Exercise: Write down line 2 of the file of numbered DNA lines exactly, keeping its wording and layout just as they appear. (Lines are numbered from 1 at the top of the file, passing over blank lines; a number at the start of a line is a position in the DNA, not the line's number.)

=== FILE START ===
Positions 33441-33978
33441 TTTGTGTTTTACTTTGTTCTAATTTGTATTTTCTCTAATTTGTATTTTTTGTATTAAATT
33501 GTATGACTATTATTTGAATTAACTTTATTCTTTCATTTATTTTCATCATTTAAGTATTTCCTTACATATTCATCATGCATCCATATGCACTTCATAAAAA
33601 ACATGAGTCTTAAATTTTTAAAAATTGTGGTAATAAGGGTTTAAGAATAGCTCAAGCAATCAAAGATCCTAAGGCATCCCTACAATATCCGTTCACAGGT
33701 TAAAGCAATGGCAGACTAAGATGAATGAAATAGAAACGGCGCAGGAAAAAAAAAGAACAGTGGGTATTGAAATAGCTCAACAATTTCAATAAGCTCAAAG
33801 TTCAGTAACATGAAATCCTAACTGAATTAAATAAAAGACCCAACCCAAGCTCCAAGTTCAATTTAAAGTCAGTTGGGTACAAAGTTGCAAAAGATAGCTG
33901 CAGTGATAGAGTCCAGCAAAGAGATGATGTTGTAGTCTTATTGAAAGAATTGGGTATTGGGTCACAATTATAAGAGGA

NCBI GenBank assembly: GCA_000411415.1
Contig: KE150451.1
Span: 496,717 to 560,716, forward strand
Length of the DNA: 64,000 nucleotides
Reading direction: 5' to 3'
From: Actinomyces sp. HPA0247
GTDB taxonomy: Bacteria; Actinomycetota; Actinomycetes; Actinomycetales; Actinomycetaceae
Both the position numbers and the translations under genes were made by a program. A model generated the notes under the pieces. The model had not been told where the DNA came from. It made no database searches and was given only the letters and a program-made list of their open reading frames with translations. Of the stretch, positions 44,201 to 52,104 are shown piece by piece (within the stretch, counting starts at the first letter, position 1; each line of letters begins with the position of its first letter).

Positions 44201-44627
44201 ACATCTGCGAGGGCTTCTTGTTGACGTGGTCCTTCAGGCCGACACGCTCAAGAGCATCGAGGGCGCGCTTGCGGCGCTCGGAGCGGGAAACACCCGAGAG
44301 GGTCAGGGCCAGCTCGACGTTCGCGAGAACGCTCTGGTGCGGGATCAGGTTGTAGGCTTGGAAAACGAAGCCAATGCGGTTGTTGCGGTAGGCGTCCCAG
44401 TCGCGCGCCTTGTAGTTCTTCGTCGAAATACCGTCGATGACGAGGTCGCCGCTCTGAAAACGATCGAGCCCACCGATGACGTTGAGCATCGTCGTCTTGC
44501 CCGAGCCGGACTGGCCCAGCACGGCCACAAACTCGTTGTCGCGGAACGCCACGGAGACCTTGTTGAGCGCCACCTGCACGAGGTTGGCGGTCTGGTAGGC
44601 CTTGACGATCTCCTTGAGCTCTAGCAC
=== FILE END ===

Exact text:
33441 TTTGTGTTTTACTTTGTTCTAATTTGTATTTTCTCTAATTTGTATTTTTTGTATTAAATT